Editorial – Europe
By James Wright
We visited Europe in the continuing crisis, the Euro under questioning, rising unemployment and companies seeking alternatives in the emerging world to present minimally acceptable results. During our stay, Lady Margaret Thatcher, “the Iron Lady”, has died.
According to Prof. Simon Commander, a Cambridge economist, MBA professor and consultant of the European Union, not much progress is expected this year, but England and Germany are the two European Economies with better perspectives to emerge out of the current crisis, as their expected GDP growth is of 1.7 and 1.9% in 2014.
Margaret Thatcher is remembered on his death exactly for having raised the UK from a long period of economic decline. She broke the power of the unions, privatized enterprises, liberalized the economy and promoted competition. She is admired for having conducted the Falklands War, and is contested for having fought the unions and reduced the generous social benefits, but balanced public accounts and created the foundations for the sustained growth of the country, without submitting to easy populism.
Classes on mergers and acquisitions, the prospective changes as consequences global warming, and the visit to St Johns Innovation Centre, illustrated the knowledge-based dynamic and technology that characterizes the industrial scenario of the UK. A gala at the Gonville and Caius College Fellows’ room, where Prof. Stephen Hawking is still active, in which we had an excellent lecture by Professor Greg Clarke, a renowned expert on urban planning who talked about the preparation and the results of the London Olympics, and the prospects for the World Cup in São Paulo, and in particular, about São Paulo’s bid to host the Expo 2020.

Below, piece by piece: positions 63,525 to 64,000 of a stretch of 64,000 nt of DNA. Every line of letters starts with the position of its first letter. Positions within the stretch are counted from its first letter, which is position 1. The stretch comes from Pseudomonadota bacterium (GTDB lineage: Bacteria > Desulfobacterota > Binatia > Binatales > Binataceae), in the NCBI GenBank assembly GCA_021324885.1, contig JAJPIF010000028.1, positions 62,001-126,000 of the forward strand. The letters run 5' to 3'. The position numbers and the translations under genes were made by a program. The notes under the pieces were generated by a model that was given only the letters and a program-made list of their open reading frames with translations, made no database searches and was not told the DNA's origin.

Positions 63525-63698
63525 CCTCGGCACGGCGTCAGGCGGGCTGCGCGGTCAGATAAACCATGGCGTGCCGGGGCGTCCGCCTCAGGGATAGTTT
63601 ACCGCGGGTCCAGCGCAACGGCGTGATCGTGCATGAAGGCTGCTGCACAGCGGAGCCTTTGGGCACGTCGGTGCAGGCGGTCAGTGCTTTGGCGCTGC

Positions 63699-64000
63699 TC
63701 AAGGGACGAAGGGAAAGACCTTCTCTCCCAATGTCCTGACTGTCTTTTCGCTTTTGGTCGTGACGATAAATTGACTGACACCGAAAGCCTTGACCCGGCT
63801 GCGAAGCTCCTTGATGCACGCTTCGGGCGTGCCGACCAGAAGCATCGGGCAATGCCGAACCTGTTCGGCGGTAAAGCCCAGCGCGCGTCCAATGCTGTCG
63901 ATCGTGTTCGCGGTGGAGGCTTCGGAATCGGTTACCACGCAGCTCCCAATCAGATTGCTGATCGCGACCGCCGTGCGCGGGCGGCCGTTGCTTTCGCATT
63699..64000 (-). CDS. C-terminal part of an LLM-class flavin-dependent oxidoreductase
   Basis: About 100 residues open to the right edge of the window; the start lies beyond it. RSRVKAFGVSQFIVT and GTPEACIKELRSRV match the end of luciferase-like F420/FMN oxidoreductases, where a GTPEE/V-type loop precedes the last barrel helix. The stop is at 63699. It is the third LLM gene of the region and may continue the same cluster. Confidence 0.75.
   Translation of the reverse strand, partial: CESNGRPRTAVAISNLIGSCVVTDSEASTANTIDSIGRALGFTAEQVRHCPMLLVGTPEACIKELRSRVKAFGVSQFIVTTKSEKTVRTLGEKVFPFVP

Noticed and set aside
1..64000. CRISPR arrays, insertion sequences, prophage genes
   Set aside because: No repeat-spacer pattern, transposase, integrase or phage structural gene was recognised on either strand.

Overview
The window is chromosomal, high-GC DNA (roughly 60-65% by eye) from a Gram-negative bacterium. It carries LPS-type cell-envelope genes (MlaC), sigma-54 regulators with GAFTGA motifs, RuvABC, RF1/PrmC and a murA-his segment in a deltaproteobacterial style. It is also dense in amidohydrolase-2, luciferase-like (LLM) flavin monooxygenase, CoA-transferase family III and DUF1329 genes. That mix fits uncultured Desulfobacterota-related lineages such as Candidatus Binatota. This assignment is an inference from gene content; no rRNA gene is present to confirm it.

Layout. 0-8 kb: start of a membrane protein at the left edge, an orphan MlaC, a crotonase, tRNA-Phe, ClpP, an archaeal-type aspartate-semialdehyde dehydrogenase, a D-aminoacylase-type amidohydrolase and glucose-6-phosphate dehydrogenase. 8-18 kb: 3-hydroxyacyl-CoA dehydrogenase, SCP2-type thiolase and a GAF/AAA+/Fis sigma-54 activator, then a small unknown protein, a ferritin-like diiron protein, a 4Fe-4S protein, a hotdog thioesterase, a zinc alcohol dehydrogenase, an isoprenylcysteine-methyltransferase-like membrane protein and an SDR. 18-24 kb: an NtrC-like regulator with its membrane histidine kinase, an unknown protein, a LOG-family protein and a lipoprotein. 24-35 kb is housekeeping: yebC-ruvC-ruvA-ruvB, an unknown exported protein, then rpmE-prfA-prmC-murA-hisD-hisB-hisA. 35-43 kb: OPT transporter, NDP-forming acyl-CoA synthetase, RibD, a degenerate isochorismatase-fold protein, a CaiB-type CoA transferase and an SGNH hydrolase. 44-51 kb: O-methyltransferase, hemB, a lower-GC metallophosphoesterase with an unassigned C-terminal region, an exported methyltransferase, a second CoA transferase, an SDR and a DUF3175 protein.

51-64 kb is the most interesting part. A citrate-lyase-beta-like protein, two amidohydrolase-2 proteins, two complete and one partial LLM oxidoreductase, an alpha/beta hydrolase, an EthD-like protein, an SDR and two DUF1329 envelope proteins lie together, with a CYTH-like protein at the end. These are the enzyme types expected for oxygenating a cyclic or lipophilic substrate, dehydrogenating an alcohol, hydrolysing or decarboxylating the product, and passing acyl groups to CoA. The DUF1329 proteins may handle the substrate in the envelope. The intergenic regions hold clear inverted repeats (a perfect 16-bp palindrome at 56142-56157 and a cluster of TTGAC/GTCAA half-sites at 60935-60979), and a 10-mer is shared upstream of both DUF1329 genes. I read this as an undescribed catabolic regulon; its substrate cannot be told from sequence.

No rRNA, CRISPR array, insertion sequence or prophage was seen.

At EM Lyon, we learned about the impacts of the future integration of Turkey into the European Union, a large potential source of young manpower, and the promise of integration of the first predominantly Muslim country in Europe. On the one hand, it means the creation of a new era of relations between the West and the Islamic world, and on the other hand, the fear and risks of this integration. We had classes on the business profile in different regions of Europe and approaches to negotiation, as well as an analysis of the perceptions of European consumers on Brazilian products, which are seen on a positive light, but are not widely known.
In Annecy we visited the center for research and design of Salomon, an important manufacturer of high-performance sporting goods. Received by the president of the company himself, we learned that the company, leader in products for snow sports, reoriented itself strategically to other sports, in order to better meet the growing demand from emerging countries, mostly in warmer climates. We were impressed by the size and sophistication of the research center that develops innovations and prototypes of skis, shoes, sportswear, and wheels for competition bicycles, among others. As the manufacturing process is outsourced, the company invests heavily in research and innovation. Back from Annecy, we had the traditional tour of the medieval area of the city of Lyon, one of the best preserved ones in Europe, with ancient churches, cobbled streets, buildings and secret passageways. Not to mention, of course, the opportunity to taste what is considered one of the best cuisines of France.